Place this in the file:


You should now be able to log out of root and back into the magedev user. You do that by just typing "exit". We'll now create our local apache base directory:

cd && mkdir public_html

Lets test our configuration:

mkdir public_html/test
nano public_html/test/index.php

File Contents:


We will now add a host name entry to our host machine's /etc/hosts file (this file is located elsewhere on Windows).

sudo vim /etc/hosts

Add the following line to the bottom: test.vm

Save and quit. Now in your browser go to http://test.vm/ you should see a PHP info output:

If you made it this far (you brave soul) and you see similar output, your initial setup is complete. In the next part we'll setup a sample Magento project. If you're ready for more, continue on to part 2.

Interactive Magento Console

I started working on a console script to help aide in testing certain Magento functionality without having to go through a browser. This will also avoid adding debug code into places like action methods, templates or index.php. In all its alpha/first round glory I present my simple "interactive Magento console" script.

It's meant to be ran at the base directory of a Magento project. It will include app/Mage.php and run Mage::app(), similar to what's done in the cron.php. All standard methods are available but some configuration may not be setup. For instance, if you have custom events that only trigger when the "frontend" area is loaded, it must be initiated manually by calling:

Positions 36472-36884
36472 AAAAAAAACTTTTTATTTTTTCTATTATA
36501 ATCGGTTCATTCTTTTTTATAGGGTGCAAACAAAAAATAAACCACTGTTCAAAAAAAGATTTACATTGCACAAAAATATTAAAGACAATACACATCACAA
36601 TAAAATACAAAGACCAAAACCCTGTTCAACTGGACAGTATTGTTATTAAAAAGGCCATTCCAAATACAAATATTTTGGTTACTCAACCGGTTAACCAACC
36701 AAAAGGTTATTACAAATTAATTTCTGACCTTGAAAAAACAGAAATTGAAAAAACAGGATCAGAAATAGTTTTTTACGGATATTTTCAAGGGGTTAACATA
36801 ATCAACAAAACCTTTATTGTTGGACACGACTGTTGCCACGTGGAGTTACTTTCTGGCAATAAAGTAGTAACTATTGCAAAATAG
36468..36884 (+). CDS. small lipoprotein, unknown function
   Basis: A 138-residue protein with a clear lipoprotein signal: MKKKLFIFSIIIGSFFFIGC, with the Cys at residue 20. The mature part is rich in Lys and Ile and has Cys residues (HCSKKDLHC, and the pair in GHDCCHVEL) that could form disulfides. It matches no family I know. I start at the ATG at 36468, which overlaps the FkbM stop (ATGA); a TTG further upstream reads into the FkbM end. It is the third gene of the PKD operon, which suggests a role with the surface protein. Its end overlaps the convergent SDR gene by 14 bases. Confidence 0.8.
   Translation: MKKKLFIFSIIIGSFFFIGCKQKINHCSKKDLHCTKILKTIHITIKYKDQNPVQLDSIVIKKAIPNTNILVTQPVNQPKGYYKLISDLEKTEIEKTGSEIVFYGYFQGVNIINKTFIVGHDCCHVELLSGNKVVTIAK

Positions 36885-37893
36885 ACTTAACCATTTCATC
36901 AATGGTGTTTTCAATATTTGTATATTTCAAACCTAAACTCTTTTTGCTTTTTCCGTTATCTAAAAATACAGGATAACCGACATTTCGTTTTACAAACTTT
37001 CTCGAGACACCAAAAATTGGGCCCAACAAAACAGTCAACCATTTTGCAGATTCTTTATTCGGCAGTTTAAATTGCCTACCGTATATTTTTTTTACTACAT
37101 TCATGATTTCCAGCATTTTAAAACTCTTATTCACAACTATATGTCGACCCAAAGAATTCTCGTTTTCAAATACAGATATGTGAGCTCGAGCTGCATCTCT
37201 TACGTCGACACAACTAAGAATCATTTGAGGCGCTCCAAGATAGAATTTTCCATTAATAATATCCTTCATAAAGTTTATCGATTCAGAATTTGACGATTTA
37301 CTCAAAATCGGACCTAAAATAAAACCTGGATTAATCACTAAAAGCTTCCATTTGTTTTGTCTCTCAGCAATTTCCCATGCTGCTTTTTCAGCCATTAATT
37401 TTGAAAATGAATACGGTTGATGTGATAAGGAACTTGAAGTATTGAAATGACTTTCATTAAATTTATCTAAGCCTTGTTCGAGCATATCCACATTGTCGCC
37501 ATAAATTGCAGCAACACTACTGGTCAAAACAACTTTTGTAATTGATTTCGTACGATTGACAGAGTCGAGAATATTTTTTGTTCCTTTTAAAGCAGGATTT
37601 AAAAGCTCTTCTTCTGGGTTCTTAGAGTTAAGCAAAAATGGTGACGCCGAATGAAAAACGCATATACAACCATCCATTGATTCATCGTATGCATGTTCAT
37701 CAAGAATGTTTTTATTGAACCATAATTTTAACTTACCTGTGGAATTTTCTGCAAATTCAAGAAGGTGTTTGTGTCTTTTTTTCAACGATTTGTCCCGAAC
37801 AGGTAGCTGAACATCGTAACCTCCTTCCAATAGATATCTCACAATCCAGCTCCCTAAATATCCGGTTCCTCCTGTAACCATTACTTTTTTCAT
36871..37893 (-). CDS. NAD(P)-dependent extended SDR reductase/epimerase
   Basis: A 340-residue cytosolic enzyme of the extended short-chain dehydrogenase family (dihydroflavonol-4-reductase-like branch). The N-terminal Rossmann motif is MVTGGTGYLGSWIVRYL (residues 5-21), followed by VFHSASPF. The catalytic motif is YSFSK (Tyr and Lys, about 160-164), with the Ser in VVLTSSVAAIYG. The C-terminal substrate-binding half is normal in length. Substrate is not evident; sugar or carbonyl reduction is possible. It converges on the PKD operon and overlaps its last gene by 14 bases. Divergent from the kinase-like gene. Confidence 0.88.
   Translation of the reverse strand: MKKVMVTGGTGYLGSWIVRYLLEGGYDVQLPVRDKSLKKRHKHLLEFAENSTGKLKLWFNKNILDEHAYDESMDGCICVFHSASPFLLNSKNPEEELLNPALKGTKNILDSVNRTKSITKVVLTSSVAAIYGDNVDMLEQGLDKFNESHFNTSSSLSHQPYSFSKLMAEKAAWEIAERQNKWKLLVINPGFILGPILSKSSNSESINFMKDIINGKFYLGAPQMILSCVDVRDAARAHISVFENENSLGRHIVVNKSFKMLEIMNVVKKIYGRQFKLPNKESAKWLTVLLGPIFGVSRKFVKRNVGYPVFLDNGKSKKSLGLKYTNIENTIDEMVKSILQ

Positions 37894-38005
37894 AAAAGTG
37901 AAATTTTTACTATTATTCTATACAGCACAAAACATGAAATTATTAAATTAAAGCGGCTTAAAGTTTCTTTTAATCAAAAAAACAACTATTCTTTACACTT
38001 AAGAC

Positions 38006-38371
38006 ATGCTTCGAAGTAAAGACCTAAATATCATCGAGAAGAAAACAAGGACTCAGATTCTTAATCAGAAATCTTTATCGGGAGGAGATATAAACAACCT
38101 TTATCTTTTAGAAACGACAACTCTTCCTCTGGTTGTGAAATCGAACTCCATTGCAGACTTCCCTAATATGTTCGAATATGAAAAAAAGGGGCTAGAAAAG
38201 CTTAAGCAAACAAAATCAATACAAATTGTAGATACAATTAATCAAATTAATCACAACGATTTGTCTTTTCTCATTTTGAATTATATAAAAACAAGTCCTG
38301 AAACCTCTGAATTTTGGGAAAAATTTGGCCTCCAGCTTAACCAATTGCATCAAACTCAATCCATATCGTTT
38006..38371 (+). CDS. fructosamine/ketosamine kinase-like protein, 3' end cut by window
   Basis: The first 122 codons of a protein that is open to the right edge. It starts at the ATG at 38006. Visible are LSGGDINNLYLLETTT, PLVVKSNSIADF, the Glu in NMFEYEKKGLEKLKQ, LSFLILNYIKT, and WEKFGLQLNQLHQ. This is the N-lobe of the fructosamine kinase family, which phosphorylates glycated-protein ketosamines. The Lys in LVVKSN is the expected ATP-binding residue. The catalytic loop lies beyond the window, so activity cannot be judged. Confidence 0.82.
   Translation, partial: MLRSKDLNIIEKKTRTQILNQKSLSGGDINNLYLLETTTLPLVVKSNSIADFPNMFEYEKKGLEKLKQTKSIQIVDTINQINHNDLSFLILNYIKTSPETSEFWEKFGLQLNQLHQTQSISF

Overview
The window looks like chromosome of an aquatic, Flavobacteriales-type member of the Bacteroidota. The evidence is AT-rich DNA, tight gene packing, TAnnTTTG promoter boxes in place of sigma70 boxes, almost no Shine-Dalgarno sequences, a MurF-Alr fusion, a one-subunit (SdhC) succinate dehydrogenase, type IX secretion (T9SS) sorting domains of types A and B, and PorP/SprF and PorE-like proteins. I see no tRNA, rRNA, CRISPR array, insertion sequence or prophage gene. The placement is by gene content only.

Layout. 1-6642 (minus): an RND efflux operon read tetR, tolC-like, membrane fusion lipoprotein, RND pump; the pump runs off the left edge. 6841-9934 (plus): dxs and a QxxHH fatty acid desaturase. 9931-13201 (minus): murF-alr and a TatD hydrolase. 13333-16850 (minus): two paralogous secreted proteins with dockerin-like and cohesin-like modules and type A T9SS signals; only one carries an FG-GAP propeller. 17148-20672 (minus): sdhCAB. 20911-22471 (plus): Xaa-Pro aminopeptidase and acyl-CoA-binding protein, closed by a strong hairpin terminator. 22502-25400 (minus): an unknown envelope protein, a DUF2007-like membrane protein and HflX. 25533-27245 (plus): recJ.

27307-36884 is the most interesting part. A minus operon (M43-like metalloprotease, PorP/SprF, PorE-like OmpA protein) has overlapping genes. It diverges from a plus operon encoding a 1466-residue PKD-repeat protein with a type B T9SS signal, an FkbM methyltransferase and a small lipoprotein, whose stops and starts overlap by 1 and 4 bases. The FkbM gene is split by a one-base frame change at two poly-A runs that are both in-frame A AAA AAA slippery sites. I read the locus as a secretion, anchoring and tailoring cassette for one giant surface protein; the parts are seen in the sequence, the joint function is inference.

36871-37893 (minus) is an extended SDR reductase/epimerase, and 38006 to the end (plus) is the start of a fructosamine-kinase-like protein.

Mage::app()->loadAreaPart('frontend', 'events');

I've started testing the script with a block class I'm working on and noticed the theme and package name were not set up. Knowing which areas need to be setup prior to executing code will depend on the type of object and one's familiarity with Magento's internals.

Testing Custom Layout Block (output prefixed with #):

Mage::app()->loadAreaPart('frontend', 'events');
$l = Mage::app()->getLayout();
$b=$l->createBlock('magenation_catalog/product_view_spotlight', '', array('product_sku'=>'foo'));
echo Mage::getDesign()->getTemplateFilename($b->getTemplate(), array('_area'=>'frontend'));
echo $b->toHtml();

One nice benefit when testing a block's output is that it is possible to modify the template file without having to restart the console session. Altering the Block class would require the console to be restarted so the latest version of the class can be included. Fortunately readline methods which the script uses allow for history to be saved.

Get it: Interactive Magento Console on github

View Merged Magento Layout XML

Here's a quick way to view the Layout XML that is generated in magento, it can be added at the end of index.php.

It's a quick and easy way to verify custom layout changes have been merged in, an XML file will be saved in the specified path.